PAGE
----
Genocidio Armenio


Cultura y sociedad

martes, 28 de octubre de 2014

"I am victim of two genocides"

The Palestinian ambassador in London, Manuel Hassassian, and Professor and Israeli activist Edy Kaufman, had a debate on the conflict between the Palestinians and Isralies in the Argentine Council for International Relations. Prensa Armenia spoke with Hassassian to ask him about Armenian issues and current geopolitics of the region.

What's the concept of multi-track diplomacy?

Multi-track diplomacy is a way of discussing in what we call "not formal negotiations". Diplomacy on different level and second track negotiations are not legally binding. In second track negotiations, the sky is the limit. You can say whatever you want. Is like thinking outside the box. And it generates a lot of ideas. It focuses on having no boundaries in the terms of discussion, in order to reach solutions that are more close to realism. In order to reach that stage, you have to come up with a million of ideas.

It's like an informal approach?

Yes, very informal.

Have you or Kaufman received any critics of this?

No. It has always facilitated information, set precedents or gave scenarios of how to tackle the problems. In formal negotiations you are stuck on zero sum conflicts. You are afraid to give any concessions because anything you say might be taken against you. But in second track negotiations you can say whatever you want, and then you can factorize and prioritize what you want. Eventually, first track negotiations can take the best of what you have done and use it as a means of reaching an agreement.

This can be used in any conflict?


For example, in the Nagorno-Karabakh conflict?

I have a very one sided position on that. I'm an Armenian, I believe this is called Artsakh, this is our land. In the past we were abused by the British in 1917 during Lloyd George, for the concession of Baku's oil to Azerbaijan. This conclave was given to the Azerbaijanis for economic interests of course, and then, after the Bolsheviks revolution, they did not want to change the status quo.

Nagorno-Karabakh or Artsakh has always had a majority of Armenians; at least 80% has always been Armenian.

Do you have any criticism about United Kingdom position on this issue?

United Kingdom follows United States foreign policy. Azerbaijan has oil...

And British Petroleum is one of the major shareholders of SOCAR.

Yes. Our main supporters are the Russians and the Persians, because they gave us land, and we are landlocked. Even the Americans now are changing because of the strong Armenian lobby in Capitol Hill. I can see that there are shifts, not dramatic shifts, but some of them in the direction of accepting the historical fact that Artsakh has always been an Armenian enclave.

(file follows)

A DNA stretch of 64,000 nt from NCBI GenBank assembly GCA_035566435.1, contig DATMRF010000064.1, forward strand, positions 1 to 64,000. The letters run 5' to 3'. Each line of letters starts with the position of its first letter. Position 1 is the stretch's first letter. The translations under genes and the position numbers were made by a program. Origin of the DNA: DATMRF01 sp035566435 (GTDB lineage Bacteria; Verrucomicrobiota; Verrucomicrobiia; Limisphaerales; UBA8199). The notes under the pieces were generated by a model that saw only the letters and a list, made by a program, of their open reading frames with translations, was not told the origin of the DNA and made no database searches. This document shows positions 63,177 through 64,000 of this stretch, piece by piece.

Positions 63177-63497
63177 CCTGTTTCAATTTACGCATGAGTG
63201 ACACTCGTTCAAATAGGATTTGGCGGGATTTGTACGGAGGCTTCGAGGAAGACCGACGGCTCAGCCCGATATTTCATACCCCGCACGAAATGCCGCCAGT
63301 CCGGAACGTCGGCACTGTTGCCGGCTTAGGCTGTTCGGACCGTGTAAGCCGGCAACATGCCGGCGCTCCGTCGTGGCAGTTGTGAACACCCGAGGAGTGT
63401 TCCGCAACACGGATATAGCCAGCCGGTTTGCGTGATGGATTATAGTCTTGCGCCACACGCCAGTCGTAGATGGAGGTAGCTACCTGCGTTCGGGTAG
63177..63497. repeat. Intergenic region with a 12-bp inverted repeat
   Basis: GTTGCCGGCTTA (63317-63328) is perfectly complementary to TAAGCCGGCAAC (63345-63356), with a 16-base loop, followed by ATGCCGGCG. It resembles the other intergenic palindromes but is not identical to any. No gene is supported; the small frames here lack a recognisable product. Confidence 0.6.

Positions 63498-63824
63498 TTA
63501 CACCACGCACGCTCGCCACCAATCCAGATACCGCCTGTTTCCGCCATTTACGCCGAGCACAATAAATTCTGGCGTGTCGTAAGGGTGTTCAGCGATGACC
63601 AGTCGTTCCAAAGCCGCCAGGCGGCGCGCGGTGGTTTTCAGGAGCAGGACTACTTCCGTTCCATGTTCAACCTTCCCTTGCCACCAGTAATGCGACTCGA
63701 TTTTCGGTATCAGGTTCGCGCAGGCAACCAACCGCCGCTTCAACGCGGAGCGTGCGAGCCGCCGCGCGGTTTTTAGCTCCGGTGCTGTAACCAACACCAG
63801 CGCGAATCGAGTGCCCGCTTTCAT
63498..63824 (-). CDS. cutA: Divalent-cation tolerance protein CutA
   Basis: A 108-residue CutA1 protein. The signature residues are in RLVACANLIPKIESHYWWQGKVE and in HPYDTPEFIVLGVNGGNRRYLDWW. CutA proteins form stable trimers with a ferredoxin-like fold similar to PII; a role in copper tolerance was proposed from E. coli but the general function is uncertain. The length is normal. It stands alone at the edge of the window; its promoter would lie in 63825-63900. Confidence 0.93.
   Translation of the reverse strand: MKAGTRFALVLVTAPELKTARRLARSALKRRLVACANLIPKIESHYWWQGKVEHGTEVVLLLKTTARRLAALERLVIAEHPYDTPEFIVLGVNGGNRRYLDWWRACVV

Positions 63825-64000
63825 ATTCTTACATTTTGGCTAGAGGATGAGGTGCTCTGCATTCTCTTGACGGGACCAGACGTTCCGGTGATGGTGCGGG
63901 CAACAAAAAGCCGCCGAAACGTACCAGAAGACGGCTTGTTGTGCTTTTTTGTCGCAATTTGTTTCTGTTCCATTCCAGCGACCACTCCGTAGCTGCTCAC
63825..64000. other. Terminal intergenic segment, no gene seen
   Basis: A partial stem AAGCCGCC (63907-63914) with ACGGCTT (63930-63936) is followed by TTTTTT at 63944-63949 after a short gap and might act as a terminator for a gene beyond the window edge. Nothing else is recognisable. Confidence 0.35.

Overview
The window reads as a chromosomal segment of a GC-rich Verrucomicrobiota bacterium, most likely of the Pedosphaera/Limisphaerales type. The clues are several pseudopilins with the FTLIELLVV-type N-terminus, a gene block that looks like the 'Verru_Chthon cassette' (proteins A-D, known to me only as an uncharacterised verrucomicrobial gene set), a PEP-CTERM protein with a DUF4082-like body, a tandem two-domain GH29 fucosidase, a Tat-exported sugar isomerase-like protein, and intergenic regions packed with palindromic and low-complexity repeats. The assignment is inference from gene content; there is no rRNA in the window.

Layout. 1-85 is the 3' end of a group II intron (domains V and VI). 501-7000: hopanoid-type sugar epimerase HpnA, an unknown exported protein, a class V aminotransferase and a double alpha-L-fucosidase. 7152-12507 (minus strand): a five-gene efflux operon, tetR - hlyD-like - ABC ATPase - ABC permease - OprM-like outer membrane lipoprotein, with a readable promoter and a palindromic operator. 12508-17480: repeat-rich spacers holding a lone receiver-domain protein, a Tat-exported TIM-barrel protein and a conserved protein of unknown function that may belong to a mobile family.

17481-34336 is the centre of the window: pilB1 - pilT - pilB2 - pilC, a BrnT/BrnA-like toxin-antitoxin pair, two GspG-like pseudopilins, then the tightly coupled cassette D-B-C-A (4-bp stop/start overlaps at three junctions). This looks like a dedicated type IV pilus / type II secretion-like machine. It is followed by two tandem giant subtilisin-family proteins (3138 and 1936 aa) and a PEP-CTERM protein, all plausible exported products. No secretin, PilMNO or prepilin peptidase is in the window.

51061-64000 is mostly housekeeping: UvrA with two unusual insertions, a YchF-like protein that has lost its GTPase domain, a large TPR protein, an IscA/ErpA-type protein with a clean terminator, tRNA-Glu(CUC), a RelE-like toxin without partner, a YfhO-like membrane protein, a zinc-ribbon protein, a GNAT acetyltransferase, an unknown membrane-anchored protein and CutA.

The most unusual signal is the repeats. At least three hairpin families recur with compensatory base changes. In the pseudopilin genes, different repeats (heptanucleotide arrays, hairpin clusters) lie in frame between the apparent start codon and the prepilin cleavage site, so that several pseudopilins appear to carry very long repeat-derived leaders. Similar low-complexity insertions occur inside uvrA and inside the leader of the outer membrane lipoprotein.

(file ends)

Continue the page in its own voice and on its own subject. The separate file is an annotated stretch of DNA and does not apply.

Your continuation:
And if United States changes its policy, do you think United Kingdom would change?

Yes, as now we are seeing some changes in the UK.

What is the situation of the Armenians in Jerusalem?

The situation in Jerusalem is terrible. At one time, Armenians were 17.000, but today the Armenian community is less than 1.000. The constant emigration to Latin America, United States, Australia or Europe is an indication that the economic situation is terrible. And secondly, they are caught in the conflict. Jerusalem is divided into four quarters: the Muslim quarter, the Jewish quarter, the Armenian quarter and the Christian quarter. The Armenian quarter is considered to be one of the biggest and it is so strategically found that it is adjacent to the Jewish quarter. Many of the houses within the Armenian quarter, unfortunately, have been sold by ex-patriarchs. The Armenian community was against it, we fought against it but there was nothing we could have done.

We are a very important factor in the conflict when it comes to Jerusalem, because we own a lot of properties in west Jerusalem and we have one of the richest and oldest churches in Holy Land. Regardless our number is small, our political influence as a community through the church and the properties that we own we are considered a determinative factor in the future process of negotiating Jerusalem.

What can you say about the Centennial of the Armenian Genocide?

This is a crime that has been unpunished. This is a crime that Turkey has to acknowledge. It's about time that Turkey understands that 1.500.000 Armenians have been killed in an atrocious and systematic manner that we refer to it as genocide, coined by Raphael Lemkin. This is something that the international community should put pressures on. It’s not enough that some of our allies, the European countries like France, are pushing and not allowing Turkey to become part of the European Union because of its position concerning the Armenian Genocide. We believe that the Turks have to acknowledge that the genocide has been committed and there should be compensations at a later stage. It cannot go continuously unpunished.

As an Armenian I always throw paralelism between the Armenian question and the Palestinian. I am victim of two genocides. This is a current genocide that is happening.

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